- McKinsey & Company, From start-up to scale-up: Accelerating growth in construction technology
- As the construction industry embraces digital transformation, data fragmentation has emerged as a critical challenge.
- Enter the common data environment (CDE). Widely touted as the cornerstone of connected construction, CDEs can be the catalyst for improving collaboration among the many people and technologies involved in a project.
- Conventional wisdom advises that there should be a single CDE for each project, which each stakeholder can access and contribute to.
- While that seems like an ideal scenario, it doesn’t align with the reality of the construction landscape. A single project can involve dozens or more separate teams, each with their own requirements for technology.
- Considering the complexity and sheer volume of people and data involved in construction projects, should we be more focused on centralizing data or connecting it?
- In this article, we’ll uncover the reasons why thinking connected is critical to realizing the promise of common data environments.
The reality of how common data environments are used
CDEs fill the need for a tool that can aggregate construction data and make it accessible across project teams and throughout the asset lifecycle. While it seems ideal to use a single system for every stakeholder at every stage of a project, it’s not realistic. In reality, most projects require multiple CDEs, which can be attributed to several factors:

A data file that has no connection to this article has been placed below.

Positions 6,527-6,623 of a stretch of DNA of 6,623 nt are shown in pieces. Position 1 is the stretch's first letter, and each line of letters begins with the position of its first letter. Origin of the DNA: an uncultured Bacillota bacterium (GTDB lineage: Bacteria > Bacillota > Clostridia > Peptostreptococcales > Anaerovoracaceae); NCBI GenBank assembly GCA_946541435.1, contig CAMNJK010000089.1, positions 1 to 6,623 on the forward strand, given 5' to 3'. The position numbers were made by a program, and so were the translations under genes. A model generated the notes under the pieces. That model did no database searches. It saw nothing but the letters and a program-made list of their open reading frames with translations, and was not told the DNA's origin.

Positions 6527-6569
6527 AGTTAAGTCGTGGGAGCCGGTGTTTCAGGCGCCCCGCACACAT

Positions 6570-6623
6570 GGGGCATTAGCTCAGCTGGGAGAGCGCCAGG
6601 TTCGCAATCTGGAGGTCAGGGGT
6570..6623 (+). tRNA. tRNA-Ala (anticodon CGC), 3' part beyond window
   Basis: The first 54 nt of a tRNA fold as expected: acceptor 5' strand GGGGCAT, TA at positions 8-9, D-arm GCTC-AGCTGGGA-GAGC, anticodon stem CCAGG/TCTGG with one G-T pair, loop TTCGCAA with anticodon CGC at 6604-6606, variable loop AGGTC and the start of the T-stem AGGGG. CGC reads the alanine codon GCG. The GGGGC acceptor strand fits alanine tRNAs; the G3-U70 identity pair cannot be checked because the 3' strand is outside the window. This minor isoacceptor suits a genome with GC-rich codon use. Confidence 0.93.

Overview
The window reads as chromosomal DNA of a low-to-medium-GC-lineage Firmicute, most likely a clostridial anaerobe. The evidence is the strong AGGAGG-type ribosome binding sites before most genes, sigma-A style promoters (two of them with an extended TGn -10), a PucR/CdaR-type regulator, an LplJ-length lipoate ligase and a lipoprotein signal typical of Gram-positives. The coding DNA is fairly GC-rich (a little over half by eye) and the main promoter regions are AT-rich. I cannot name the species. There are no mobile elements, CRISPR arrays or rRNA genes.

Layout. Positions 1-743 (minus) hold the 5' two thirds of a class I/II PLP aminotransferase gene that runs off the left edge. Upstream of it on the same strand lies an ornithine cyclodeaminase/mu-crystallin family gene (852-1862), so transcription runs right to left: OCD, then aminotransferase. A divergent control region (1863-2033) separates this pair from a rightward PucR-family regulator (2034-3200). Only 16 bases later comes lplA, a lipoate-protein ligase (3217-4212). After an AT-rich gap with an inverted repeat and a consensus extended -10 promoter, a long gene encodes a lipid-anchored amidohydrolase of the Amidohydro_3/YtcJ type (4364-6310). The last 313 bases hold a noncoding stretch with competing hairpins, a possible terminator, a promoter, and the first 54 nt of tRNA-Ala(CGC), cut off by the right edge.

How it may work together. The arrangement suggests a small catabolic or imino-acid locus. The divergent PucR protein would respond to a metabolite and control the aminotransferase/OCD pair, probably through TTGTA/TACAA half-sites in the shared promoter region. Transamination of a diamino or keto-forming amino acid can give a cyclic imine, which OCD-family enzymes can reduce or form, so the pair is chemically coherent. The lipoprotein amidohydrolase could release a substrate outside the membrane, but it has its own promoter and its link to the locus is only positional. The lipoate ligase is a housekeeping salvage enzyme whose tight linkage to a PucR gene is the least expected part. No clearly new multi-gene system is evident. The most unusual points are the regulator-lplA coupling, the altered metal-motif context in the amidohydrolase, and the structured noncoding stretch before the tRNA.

- Lack of standardization around data governance and data management among internal and external partners creates the need for the multiple systems.
- In the interest of protecting proprietary data and maintaining data ownership, project stakeholders may prefer to keep some information in their own system.
- The complexity of projects requires large volumes of data, all of which isn’t useful for every stakeholder.
- The client or owner may determine which CDE is used for a project, but it may not meet every stakeholder’s needs.
The connected common data environment, part 1: The why
Because of this reality, it’s time to shift the perspective around CDEs. Instead of prioritizing a single common data environment, which will never suit the needs of the many stakeholders involved in a project, we should shift to embracing a network of connected common data environments.
With a connected data environment, multiple CDEs for different stakeholders can communicate with one another.
The key to a connected common data environment is interoperability
One CDE can’t — and shouldn’t — satisfy all of the needs of the teams working on a construction project. But using different systems can lead to data integration challenges. Considering that data integration is a major barrier to digital transformation, it’s essential to address this issue while also respecting the need for technology choice.
The key to developing a connected construction ecosystem where detailed, large amounts of data can flow quickly, effectively, and at scale, is interoperability. Interoperability allows disparate technologies, regardless of their use case or their manufacturer, to work in concert.